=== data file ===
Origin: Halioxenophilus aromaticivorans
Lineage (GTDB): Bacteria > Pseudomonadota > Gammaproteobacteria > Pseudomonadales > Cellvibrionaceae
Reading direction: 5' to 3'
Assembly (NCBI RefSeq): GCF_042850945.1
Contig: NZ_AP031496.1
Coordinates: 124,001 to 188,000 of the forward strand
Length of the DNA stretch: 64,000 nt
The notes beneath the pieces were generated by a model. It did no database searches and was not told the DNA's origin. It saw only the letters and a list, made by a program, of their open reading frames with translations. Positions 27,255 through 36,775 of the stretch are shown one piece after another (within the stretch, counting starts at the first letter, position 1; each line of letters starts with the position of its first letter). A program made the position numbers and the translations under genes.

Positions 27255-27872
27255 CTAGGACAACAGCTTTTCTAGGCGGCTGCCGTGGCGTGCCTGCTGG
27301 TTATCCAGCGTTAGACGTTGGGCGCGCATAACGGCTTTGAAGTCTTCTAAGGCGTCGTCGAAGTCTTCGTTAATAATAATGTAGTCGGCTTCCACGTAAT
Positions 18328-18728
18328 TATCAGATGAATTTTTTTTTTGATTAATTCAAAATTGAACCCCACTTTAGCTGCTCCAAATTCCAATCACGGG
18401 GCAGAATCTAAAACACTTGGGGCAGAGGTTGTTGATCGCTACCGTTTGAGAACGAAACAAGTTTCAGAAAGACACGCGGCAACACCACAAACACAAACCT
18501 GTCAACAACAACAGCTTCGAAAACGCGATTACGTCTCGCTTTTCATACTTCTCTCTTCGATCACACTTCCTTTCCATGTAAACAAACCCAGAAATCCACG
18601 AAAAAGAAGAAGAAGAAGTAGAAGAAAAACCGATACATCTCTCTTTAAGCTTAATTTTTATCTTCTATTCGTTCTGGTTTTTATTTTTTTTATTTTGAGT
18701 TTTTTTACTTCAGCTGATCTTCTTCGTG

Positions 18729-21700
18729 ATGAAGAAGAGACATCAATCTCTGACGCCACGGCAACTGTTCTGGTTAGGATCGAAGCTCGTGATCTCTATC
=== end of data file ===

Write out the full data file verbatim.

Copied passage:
Origin: Halioxenophilus aromaticivorans
Lineage (GTDB): Bacteria > Pseudomonadota > Gammaproteobacteria > Pseudomonadales > Cellvibrionaceae
Reading direction: 5' to 3'
Assembly (NCBI RefSeq): GCF_042850945.1
Contig: NZ_AP031496.1
Coordinates: 124,001 to 188,000 of the forward strand
Length of the DNA stretch: 64,000 nt
The notes beneath the pieces were generated by a model. It did no database searches and was not told the DNA's origin. It saw only the letters and a list, made by a program, of their open reading frames with translations. Positions 27,255 through 36,775 of the stretch are shown one piece after another (within the stretch, counting starts at the first letter, position 1; each line of letters starts with the position of its first letter). A program made the position numbers and the translations under genes.

Positions 27255-27872
27255 CTAGGACAACAGCTTTTCTAGGCGGCTGCCGTGGCGTGCCTGCTGG
27301 TTATCCAGCGTTAGACGTTGGGCGCGCATAACGGCTTTGAAGTCTTCTAAGGCGTCGTCGAAGTCTTCGTTAATAATAATGTAGTCGGCTTCCACGTAAT
Positions 18328-18728
18328 TATCAGATGAATTTTTTTTTTGATTAATTCAAAATTGAACCCCACTTTAGCTGCTCCAAATTCCAATCACGGG
18401 GCAGAATCTAAAACACTTGGGGCAGAGGTTGTTGATCGCTACCGTTTGAGAACGAAACAAGTTTCAGAAAGACACGCGGCAACACCACAAACACAAACCT
18501 GTCAACAACAACAGCTTCGAAAACGCGATTACGTCTCGCTTTTCATACTTCTCTCTTCGATCACACTTCCTTTCCATGTAAACAAACCCAGAAATCCACG
18601 AAAAAGAAGAAGAAGAAGTAGAAGAAAAACCGATACATCTCTCTTTAAGCTTAATTTTTATCTTCTATTCGTTCTGGTTTTTATTTTTTTTATTTTGAGT
18701 TTTTTTACTTCAGCTGATCTTCTTCGTG

Positions 18729-21700
18729 ATGAAGAAGAGACATCAATCTCTGACGCCACGGCAACTGTTCTGGTTAGGATCGAAGCTCGTGATCTCTATC